Sabra Sounds

By VIVA SARAH PRESS
May 27, 2007 09:31

Zehava Ben, one of the most popular female vocalists in the Mizrahi genre, has enjoyed top-billing status in the 1990s. Her new release, Lalechet Im Haor, was meant to bring some of that glory back.

2 minute read.



zehava ben disk 88 298

zehava ben disk 88 298. (photo credit: )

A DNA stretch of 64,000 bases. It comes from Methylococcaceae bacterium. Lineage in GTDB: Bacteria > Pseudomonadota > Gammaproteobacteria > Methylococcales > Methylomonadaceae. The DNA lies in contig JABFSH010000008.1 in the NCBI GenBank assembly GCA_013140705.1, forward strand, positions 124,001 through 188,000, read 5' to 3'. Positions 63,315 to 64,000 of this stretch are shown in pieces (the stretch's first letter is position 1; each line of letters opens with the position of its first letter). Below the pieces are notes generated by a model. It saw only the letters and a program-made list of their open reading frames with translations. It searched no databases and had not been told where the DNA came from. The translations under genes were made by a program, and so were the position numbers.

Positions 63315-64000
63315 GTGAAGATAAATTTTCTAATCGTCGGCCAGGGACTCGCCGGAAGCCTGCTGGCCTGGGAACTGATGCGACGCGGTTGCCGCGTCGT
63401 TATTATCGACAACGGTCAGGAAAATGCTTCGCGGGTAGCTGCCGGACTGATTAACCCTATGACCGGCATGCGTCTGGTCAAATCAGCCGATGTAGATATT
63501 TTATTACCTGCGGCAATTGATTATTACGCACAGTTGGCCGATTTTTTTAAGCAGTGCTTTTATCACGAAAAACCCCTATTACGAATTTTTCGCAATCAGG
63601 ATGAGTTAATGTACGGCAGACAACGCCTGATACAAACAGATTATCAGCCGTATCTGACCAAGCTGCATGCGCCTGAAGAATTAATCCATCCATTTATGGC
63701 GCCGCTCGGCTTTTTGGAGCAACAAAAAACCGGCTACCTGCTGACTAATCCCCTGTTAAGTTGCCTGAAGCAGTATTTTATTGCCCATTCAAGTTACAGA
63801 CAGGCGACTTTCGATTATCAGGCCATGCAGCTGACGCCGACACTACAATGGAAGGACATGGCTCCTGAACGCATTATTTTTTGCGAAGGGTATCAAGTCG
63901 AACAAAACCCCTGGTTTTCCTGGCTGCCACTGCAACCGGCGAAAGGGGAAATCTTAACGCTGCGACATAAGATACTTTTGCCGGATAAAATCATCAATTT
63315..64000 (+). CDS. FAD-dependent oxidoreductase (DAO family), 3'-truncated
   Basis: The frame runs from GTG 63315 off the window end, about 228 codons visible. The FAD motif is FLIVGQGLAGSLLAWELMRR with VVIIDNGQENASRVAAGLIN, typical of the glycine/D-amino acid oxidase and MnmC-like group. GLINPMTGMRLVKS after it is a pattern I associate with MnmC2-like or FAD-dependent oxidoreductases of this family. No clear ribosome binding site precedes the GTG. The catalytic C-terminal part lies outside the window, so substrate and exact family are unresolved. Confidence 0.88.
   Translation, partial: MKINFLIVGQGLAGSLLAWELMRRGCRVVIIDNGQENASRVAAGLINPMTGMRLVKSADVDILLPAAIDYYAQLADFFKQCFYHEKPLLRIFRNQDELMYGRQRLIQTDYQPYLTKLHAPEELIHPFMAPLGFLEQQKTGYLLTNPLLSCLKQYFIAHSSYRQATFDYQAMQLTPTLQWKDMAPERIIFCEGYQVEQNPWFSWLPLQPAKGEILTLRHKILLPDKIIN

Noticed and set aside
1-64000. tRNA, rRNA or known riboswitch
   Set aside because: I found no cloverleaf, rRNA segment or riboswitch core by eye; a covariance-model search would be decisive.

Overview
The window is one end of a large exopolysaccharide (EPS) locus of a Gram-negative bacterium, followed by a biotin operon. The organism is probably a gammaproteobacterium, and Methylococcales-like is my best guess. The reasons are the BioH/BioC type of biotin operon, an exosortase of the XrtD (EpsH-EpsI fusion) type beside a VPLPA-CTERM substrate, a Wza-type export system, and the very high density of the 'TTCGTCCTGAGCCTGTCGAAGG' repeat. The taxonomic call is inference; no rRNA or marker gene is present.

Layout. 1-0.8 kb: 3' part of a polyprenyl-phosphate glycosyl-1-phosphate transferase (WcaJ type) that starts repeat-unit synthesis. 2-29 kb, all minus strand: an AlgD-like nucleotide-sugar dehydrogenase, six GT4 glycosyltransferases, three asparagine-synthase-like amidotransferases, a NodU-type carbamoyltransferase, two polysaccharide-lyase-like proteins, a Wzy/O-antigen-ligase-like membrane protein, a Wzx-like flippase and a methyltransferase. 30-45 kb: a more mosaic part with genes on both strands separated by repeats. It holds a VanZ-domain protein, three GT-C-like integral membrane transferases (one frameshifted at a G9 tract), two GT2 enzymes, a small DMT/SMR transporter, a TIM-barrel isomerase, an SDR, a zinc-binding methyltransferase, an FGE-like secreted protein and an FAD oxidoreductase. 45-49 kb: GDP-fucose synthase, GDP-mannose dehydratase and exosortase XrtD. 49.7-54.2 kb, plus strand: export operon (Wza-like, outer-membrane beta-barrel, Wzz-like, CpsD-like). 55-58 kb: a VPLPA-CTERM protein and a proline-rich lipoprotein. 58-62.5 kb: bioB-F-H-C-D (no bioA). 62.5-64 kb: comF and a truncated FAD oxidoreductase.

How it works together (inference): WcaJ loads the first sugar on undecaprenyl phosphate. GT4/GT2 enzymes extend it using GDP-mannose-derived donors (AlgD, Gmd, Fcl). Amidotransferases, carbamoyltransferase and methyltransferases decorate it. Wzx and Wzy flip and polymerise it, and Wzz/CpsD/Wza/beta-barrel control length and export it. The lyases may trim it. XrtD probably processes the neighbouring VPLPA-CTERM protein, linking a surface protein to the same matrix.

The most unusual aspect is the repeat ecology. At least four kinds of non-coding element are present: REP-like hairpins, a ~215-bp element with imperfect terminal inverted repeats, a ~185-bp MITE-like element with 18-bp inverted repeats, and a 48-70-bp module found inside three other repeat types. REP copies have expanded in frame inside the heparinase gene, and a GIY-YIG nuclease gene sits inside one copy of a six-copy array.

DUDU BARAK Lach Od Ashir Alpayim (Hed Arzi) Fans of "Land of Israel" (Shirei Eretz Yisrael) music will rejoice upon listening to this new collection. These 44 songs are all recognizable and great sing-a-long material. The double album opens with "Hayom Hayom" sung by Dorit Reuveni and Pikud Mercaz Trio and continues with such folk nuggets as "Prachim Bakaneh," "Israel Sheli Hogeget," "Shalom Al Yisrael" and "Shiru Shir Lashemesh." While Dudu Barak's songs are an integral part of the Israeli music landscape, for some reason this lyricist-composer has remained relatively anonymous. Instead the singers who voiced his compositions - Ilanit, Yehoram Gaon, Yardena Arazi, Miri Aloni, Boaz Sharabi, Hagevatron, etc - are celebrated. Barak, who was born in 1948 in Jerusalem, began writing songs at the age of 18 and never looked back. Today he is one of the last songwriters of his genre. His songs are simple in structure and the lyrics speak of the experience of living in Israel and the desire for peace with Arab neighbors. These songs take the listener back to the early days of the state when communal singing was the form of entertainment. Anyone who spent time in youth movements, on kibbutzim or listened to military-entertainment ensembles will enjoy this album. In an interview, Barak once said that he knows people will only celebrate his work after his death. Admirers of Land of Israel tunes should give Barak the compliment of honoring him while he's still alive. This anthology is an amazing collection of nostalgic songs. ZEHAVA BEN Lalechet Im Haor (Self Release) One of the most popular female vocalists in the Mizrahi genre, Zehava Ben enjoyed top-billing status in the 1990s. Her new release, Lalechet Im Haor, was meant to bring some of that glory back. Unfortunately, Ben chose songs that don't accentuate her vocal abilities to their fullest. She is one of the main practitioners of the Turkish style of singing. There is also a good measure of Moroccan influence. Her voice can be very soulful, but on these songs she sounds somewhat drowned out by the music. The music on this album follows the Oriental line, but has also been infused with dance beats. And that's not always a plus. The song "Poge'a Bi" is more irritating than danceable. The same goes for "Ohevet," which also boasts irksome lyrics. A whole slew of top musicians had a hand in this album including Avi Singolda, Tal Segev and Peter Roth. And while their musicianship is good, it sounds as if their hearts are not truly in the music. The best songs on this album are Ben's three duets with Ofer Levi, Arkadi Duchin, and Ethnix. The duets are full of emotion and she and her guests harmonize beautifully together. In fact, her duet with Duchin on the song "Makolet" is the album's shining light. Ben should seriously think of doing a full length album with him.


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